Research, doing your own and teaching students what you know as well as how to conduct research themselves, forms the heart of any University. As the number of reliable (and unreliable) online sources of information grows, the necessity to know and understand your own online research workflow also grows.
Once you understand your own process of research and file management, you can clearly articulate best practices in your field to your students as well. Here is a list of potential pieces of this process that you might want to articulate:
How and where do you gather research? Google? Specialized databases? Your library’s website? Do you know enough about your own search strategies to teach them to your students? Do you know what a “search operator” is?
- Do you know about the Rasmuson Library’s “ebrary,” or Academic Search Premier, JSTOR (short for Journal Storage; access through Elmer Library) or Google Scholar?
- Download a Cheat Sheet for Google Search Operators.
- Check out this more visual infographic on google search ‘operators’.
- View Chris Lott’s Googlefu presentation at UAF Tech Fest 2012. (Scroll to 30 minutes in the presentation). Silverlight is required for your browser.
- Some slideshows to help you and your students search for information. (The links provided on this page are slideshows that you can use in your class or embed on your website so long as you provide credit.)
- Or… Perhaps try other search engines: DuckDuckGo.com, DogPile.com
How do you determine whether a source is reliable or not?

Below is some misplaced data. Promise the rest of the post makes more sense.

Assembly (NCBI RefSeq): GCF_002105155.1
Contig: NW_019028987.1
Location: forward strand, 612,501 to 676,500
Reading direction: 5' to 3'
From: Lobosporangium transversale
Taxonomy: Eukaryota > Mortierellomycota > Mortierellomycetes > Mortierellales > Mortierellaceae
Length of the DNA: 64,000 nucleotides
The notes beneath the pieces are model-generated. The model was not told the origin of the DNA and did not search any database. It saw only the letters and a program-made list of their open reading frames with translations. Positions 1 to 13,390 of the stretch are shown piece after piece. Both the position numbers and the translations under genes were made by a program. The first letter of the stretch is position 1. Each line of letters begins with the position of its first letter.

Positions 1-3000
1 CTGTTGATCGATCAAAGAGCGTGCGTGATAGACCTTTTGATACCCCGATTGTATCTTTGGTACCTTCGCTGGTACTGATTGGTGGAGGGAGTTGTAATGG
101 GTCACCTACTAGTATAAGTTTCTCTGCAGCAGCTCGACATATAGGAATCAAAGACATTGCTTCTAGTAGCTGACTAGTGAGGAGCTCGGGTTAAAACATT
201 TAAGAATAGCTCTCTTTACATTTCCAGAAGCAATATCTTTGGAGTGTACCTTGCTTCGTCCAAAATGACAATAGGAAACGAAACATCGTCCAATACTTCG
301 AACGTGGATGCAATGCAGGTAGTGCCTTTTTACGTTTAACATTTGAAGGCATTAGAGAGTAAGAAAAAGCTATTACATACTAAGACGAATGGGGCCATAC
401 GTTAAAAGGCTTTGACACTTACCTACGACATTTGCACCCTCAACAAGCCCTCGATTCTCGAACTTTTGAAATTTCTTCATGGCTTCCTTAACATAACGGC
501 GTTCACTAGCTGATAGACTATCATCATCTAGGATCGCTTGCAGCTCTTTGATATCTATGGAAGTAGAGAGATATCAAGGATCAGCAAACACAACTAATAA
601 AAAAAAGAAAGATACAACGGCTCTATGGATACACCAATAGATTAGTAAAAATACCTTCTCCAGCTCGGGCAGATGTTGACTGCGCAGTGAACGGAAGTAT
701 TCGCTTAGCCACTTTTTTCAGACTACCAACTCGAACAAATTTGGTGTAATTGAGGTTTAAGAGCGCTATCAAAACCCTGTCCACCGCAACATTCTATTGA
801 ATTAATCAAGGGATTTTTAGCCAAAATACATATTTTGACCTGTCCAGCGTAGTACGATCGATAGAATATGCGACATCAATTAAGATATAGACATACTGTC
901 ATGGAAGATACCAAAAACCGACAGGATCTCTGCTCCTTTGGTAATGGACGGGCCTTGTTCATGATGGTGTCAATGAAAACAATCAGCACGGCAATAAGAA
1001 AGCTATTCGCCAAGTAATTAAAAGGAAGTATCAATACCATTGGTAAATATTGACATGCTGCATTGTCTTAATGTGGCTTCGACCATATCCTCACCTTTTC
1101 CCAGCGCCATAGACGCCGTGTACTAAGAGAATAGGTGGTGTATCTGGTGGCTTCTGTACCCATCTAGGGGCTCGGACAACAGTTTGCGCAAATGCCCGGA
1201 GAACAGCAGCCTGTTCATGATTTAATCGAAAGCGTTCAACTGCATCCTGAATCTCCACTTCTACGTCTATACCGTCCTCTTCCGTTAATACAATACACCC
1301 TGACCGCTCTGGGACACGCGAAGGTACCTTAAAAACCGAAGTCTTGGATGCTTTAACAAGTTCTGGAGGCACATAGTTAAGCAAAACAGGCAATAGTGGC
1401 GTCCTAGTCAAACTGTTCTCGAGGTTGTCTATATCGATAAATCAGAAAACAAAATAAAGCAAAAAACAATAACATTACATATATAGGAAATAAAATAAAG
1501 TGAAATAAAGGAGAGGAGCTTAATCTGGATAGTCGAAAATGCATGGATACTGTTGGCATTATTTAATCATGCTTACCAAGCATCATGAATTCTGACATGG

Here is the first line of defense suggested by the folks at Google (and I happen to agree with them):
- Is the contact info for website easy to find?
- Look at the ads on the site. What do the ads tell you about the content or the publisher?
- Use the link operator: [ link:www.ufos-aliens.co.uk ] to see what other web sites link to this site. Are they credible sources?
- Is there an author or easy-to-identify corporate author? If not, you may be reading something from a content farm. Search for the author, organization, in quotes, see what others have to say.
- Check the site out on Alexa.com
If you want a crash course in site reliability (or if you want your students to take a crash course) here is another good Google slideshow: Credibility: Truth & Trust on the Internet compiled by Daniel Russell, Natasha Bergson-Michelson, & Trent Maverick
STORE & ORGANIZE
How do you store the information you find? Do you simply bookmark webpages or do you download full articles? If you download full articles, where do you store them and how do you organize them? How should your students share the research they are gathering with you? Are there ways they can share this information online? (The answer is “yes”) You may already be using some of the following services to store and organize your research:
Diigo: Bookmark, organize, index, share, annotate.
Evernote: Modern Day Trapperkeeper
Mendeley: Save It, Organize It, and Cite It
Zotero: Save It and Cite It
Dropbox: No More Jumpdrives and Collect Portfolios
Google Drive (Used to be called Google Docs)
ANNOTATE, SHARE, & CITE
Once you have collected research from online sources, how can you annotate those sources? There are more and more ways to annotate and even socially or collectively annotate documents. Citation is a critical piece of good research practices. Many students are tempted to use things like citation machine to create bibliographies or in-text citations. However, if students are introduced to things like Zotero or Mendeley early-on, they can exercise much healthier citation practices.